Opening Day Radio

Life
Opening Day, no matter what the weather, is a signal that winter is truly over, and the joyous days of summer are on their way. For me, baseball is a sport meant to be imbibed in one particular way: radio. Don’t get me wrong—going to a ball game in person is a great experience. Everyone should go see a real MLB game in person at least once in their life. But listening to the Atlanta Braves on the radio is the pinnacle of sports. I love the Braves because of my mom. I don’t know how my mom became a Braves fan. But from the time I was pretty little, she tuned in to our local (Greenville, SC) station on the Braves radio network for almost every game in the…
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The Message of the Historical Medium

Digital Humanities, Naval History
[This post was written for my graduate class, "Doing Digital Humanities," and originally posted on that course's blog.] Literary scholars and creative writers spend quite a bit of time thinking about the medium in which they work. Historians tend to think about such things less, since literary theory often doesn’t work well with historical inquiry. Serious historical scholarship is almost always created in a standard medium: the monograph. Reading Marshall McLuhan’s “The Medium Is the Message” for class, I thought that a more careful examination of the historical medium might be in order. Traditional Medium for Traditional History The historical monograph has several salient features. First, it’s a fixed document. Once it’s published, it really can’t be changed. Second, it has clear structural organization (table of contents, preface, introduction, chapters…
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Historical Literacy and Public History, Part 2

Uncategorized
My first experience doing public history was in third grade, when I dressed up as Miles Standish to do a book report of a biography I'd read about him (yes, I was the only girl in my class to read about and dress up as a male). Looking back, I know that what I was wearing was not even close to correct as far as what Standish would have actually worn. But the experience--and even some facts about Standish--have remained with me despite the inaccuracy of my costume. My other vivid memory of history was becoming a junior ranger at Jamestown and Yorktown National Park Service sites. I remember having to card wool, identify tools, and other somewhat mundane (to an adult) things. I'm sure that the rangers there made…
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Historical Literacy and Public History, Part 1

Uncategorized
Historians and political pundits often lament the woeful historical ignorance of the public. They claim that the lack of historical knowledge causes people to make bad political choices or appreciate their country less than they should. But I wonder whether the ignorance of the American public about history (which I'm not disputing) has the profound political ramifications that so many pundits claim. For the final paper for Issues and Problems in Public History, our professor asked us to write a paper that synthesized our readings into an argument about how the mythic past and historical memory propel the practices of public history. Working on this paper made me think about how history really functions, at least in the United States. What follows is the theoretical background for a couple of future…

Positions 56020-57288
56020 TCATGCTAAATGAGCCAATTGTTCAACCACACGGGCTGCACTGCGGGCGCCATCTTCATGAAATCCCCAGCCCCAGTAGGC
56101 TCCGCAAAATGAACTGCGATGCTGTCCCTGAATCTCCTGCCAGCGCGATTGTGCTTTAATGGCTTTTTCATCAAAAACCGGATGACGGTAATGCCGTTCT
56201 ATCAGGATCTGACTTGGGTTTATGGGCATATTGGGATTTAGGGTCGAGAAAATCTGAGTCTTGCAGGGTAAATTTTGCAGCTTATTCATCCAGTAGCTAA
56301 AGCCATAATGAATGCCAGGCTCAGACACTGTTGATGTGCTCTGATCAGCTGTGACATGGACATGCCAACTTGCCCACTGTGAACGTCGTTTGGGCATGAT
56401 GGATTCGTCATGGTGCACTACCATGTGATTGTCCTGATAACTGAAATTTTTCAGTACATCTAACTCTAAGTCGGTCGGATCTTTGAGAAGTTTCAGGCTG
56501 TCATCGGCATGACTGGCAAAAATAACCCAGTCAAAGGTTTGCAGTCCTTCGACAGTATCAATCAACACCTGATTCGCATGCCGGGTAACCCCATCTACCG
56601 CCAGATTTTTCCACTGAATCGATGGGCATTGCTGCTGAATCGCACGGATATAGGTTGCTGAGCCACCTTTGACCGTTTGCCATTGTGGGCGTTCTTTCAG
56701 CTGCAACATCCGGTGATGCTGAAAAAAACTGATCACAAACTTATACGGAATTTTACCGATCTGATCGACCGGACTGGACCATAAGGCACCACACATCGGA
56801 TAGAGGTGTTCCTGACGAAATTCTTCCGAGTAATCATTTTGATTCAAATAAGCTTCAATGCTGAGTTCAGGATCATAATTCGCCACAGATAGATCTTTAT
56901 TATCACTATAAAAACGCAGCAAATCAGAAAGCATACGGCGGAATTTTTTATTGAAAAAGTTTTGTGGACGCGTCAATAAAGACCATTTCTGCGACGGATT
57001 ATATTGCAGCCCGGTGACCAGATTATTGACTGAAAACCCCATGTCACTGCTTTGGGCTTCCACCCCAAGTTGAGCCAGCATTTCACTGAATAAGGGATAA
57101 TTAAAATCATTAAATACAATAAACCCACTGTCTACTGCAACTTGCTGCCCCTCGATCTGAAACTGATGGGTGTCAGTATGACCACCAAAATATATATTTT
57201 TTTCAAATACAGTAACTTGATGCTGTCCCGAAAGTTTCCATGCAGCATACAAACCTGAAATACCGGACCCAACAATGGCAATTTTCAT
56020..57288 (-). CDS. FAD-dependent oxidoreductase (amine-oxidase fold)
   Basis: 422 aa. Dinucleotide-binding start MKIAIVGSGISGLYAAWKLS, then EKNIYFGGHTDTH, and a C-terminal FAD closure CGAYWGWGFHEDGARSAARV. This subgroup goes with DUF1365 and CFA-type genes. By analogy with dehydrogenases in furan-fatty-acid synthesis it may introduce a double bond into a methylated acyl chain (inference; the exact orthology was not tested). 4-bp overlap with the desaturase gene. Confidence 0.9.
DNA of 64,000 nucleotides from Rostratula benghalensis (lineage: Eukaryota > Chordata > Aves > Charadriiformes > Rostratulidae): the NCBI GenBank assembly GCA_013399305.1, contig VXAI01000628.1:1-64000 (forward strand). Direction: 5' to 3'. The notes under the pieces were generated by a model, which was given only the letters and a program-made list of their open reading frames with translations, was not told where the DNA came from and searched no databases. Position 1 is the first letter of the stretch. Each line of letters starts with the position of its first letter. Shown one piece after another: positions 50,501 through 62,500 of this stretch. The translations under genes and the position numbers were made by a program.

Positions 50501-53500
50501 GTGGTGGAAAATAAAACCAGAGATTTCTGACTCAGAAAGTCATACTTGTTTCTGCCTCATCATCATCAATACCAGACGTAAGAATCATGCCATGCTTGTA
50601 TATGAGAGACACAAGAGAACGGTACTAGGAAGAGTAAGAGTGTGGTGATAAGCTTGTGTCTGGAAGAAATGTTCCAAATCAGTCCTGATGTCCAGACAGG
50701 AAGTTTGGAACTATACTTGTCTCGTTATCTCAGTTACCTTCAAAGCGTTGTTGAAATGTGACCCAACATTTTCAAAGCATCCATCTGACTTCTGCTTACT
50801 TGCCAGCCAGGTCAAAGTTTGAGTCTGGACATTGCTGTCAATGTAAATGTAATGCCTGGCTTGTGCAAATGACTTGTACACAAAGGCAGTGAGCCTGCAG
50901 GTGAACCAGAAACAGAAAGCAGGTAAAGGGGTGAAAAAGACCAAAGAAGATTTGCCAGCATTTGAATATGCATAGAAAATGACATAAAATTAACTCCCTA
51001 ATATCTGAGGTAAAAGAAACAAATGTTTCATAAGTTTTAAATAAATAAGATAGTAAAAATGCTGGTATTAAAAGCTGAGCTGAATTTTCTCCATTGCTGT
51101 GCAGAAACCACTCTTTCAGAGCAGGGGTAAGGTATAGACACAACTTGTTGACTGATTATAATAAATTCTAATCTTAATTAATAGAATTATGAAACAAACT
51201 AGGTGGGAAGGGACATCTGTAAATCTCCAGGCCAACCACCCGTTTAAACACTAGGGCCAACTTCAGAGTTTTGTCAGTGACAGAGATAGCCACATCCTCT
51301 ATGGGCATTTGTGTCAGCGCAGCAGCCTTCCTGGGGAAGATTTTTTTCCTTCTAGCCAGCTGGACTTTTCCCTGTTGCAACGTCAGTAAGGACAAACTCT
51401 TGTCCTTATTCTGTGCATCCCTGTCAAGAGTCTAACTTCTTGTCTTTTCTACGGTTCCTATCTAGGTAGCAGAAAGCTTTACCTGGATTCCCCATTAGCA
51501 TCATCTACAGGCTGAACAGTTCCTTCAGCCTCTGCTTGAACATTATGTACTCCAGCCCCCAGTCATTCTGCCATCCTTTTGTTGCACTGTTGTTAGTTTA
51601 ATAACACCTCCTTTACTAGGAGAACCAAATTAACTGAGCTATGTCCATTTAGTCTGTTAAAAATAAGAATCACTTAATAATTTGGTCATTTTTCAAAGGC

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DigiWriMo Wrap-Up

Digital Humanities
Today's the last day of November. Advent starts in two days; classes end in four days (for me, anyhow); and today DigiWriMo is ending. So, what was DigiWriMo like for me? Maybe I should start with how I did on my goals. Goal #1: Completed. All officer bios on Preble's Boys are completed. Goal #2: Mostly completed. In the last few days, I did slack off. Bad Abby. But I got a fair number up. Goal #3: Technically completed. I didn't do the intensive reflection I was intending. But that's ok. I wrote some other pretty good blog posts.   I purposely didn't tax myself all that far for this DigiWriMo. This is my first semester in grad school in a long time, and I wasn't sure how much time…
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WriMos

Digital Humanities
I remember the first time I heard the word(?) NaNoWriMo. First I thought: What in the world does that word(?) mean? It sounds a bit like an alien planet. Once I found out what it was, I thought: You people are insane. Write a novel in a month? That's crazy. I still think NaNoWriMo is crazy. But it has spurred several other WriMos that seem a little more useful to my current life: DigiWriMo and AcWriMo. Both of these challenges begin in about a week on November 1. And I'm going to try to do them both. I feel pretty certain that I won't make it to 50,000 words, but you never know. The cool thing about AcWriMo and DigiWriMo is that they work in tandem. I intend to do…
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Omeka Development Plan

Uncategorized
In their book Digital History: A Guide to Gathering, Preserving, and Presenting the Past on the Web, Dan Cohen and Roy Rosenzweig advocate that digital historians should have a well-defined plan for their websites before they start. So I thought I'd share my ideas about Preble's Boys here, and perhaps get some feedback from others about the plan.   First off, the inspiration. I was inspired to do this project by thinking about how naval officers of the nineteenth century acted, specifically to what extent they acted in concert with their official orders or whether they tended to be influenced by each other. One pressing question was this: How much did they really interact with each other?  I don't have the primary sources to do this sort of investigation at this point (tracking down…
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